The project involved taking down almost every stone on the façade, and relaying each one, secured to the building to ensure they do not move again. That’s relatively easy and straightforward to say. But think about that for just ten seconds, and what that might entail.
Each of the thousands of stones went back in exactly the same place.
One could liken it to a giant jigsaw puzzle except that the pieces weighed from 50 pounds to ten times that weight, and they had to run in straight lines, and they may have been chipped or cracked over the years, and they had to be affixed to a new concrete and steel structure behind that stones, and they needed new mechanical strategies to prevent water from working in behind the stones to cause the damage, and the stained glass windows and the surrounding forms also needed repair and the entire package needed to maintain the historic integrity and appearance of a building that is listed as a contributing feature to the original Park Square historic district. And, the building remained open to the public. And the work was completed in two of the harshest winters in recent memory.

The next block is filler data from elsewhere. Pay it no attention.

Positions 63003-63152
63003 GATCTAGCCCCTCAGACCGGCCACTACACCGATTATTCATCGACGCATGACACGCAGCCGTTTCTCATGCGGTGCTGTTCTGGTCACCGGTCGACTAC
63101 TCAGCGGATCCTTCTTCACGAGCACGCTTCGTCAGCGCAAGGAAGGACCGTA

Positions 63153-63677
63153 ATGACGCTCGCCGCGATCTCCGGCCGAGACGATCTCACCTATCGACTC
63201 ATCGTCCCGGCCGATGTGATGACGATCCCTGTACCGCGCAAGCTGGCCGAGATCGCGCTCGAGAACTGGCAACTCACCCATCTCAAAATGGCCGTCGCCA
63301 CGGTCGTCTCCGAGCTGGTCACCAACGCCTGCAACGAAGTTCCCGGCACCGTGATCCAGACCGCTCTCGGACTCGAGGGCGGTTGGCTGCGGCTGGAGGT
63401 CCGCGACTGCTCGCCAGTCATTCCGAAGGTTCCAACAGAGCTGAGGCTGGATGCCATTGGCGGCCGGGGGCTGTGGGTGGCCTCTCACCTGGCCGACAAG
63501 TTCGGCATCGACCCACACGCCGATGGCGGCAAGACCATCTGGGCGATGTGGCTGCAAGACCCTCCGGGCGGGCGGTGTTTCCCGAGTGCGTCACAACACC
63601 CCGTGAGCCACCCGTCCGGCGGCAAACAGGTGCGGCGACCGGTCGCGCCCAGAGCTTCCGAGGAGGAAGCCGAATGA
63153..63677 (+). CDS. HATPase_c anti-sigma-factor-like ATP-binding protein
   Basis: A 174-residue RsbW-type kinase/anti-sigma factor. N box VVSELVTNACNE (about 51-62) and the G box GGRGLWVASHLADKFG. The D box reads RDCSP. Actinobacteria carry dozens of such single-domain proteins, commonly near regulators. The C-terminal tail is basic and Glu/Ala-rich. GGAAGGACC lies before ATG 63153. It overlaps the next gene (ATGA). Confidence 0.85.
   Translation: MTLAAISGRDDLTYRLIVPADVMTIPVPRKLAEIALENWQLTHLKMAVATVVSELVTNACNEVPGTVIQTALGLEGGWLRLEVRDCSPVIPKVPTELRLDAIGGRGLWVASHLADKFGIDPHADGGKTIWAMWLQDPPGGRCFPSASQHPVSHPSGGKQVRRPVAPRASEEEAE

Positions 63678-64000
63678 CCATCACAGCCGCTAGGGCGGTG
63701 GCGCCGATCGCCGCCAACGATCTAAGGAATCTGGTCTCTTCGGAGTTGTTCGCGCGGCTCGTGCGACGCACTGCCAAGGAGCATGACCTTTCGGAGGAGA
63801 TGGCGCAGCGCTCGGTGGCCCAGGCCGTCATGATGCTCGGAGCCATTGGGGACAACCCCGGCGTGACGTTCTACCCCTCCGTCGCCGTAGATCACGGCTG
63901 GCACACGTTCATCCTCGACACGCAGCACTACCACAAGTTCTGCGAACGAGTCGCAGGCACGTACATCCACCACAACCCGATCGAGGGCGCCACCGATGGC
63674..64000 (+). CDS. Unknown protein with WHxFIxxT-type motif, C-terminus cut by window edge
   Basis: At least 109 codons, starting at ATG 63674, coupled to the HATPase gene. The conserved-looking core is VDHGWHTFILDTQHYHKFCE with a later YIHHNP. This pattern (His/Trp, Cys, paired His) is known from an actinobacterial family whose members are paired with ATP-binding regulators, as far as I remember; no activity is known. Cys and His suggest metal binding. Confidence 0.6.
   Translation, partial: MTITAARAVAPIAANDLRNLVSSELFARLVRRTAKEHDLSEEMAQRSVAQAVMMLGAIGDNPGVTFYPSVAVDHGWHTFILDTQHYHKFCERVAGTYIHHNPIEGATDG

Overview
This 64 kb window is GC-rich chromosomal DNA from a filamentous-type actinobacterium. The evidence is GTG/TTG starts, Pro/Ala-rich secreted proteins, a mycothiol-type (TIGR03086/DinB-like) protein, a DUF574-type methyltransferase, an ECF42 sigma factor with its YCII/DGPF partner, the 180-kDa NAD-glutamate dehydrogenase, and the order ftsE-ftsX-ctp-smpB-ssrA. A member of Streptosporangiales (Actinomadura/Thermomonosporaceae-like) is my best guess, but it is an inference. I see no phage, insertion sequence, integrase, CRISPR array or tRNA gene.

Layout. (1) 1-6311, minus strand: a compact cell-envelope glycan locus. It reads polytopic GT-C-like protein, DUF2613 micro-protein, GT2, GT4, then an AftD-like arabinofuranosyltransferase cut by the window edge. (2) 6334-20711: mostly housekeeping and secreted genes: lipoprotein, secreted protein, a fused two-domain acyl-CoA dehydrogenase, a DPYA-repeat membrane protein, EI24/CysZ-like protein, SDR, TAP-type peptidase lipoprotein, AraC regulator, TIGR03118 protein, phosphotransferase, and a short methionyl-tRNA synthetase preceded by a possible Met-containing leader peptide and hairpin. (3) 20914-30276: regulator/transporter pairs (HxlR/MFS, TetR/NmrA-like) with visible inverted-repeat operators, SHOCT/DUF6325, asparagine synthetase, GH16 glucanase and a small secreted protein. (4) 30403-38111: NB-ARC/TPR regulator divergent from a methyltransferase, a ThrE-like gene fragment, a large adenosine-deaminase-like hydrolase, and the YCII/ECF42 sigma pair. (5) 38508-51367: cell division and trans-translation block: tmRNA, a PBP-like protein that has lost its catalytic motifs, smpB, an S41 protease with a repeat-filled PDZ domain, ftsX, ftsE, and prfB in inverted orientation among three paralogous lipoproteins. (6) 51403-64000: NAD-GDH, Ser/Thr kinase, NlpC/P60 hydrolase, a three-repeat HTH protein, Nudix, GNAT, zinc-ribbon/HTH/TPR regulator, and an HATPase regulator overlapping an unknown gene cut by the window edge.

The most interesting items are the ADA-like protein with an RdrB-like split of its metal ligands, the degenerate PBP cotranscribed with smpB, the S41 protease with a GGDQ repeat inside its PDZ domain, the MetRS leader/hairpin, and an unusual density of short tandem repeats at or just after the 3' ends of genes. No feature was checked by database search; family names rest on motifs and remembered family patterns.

An even greater appreciation for this effort emerges upon examining the historical record of the building, where this problem of shifting and bulging has plagued it for well over 100 years. A letter in 1897 from William Plunkett, the President of the Berkshire Athenaeum Board of Trustees, indicates the need to repair the leaks in the roof, just 20 years after the building opened. “No one can tell,” he wrote, when it may give out and cause serious trouble.” Water getting behind the stones, then expanding in the frozen winters and contracting and allowing more water to enter, pushed the stones away from the walls. Steel girders and reinforced foundations were put in place in 1945 to hold up the roof and stabilize the building. Then steel bands were installed around the building to hold the stones in place in the late 1970s when the building was re-purposed for the courthouse and registry of deeds.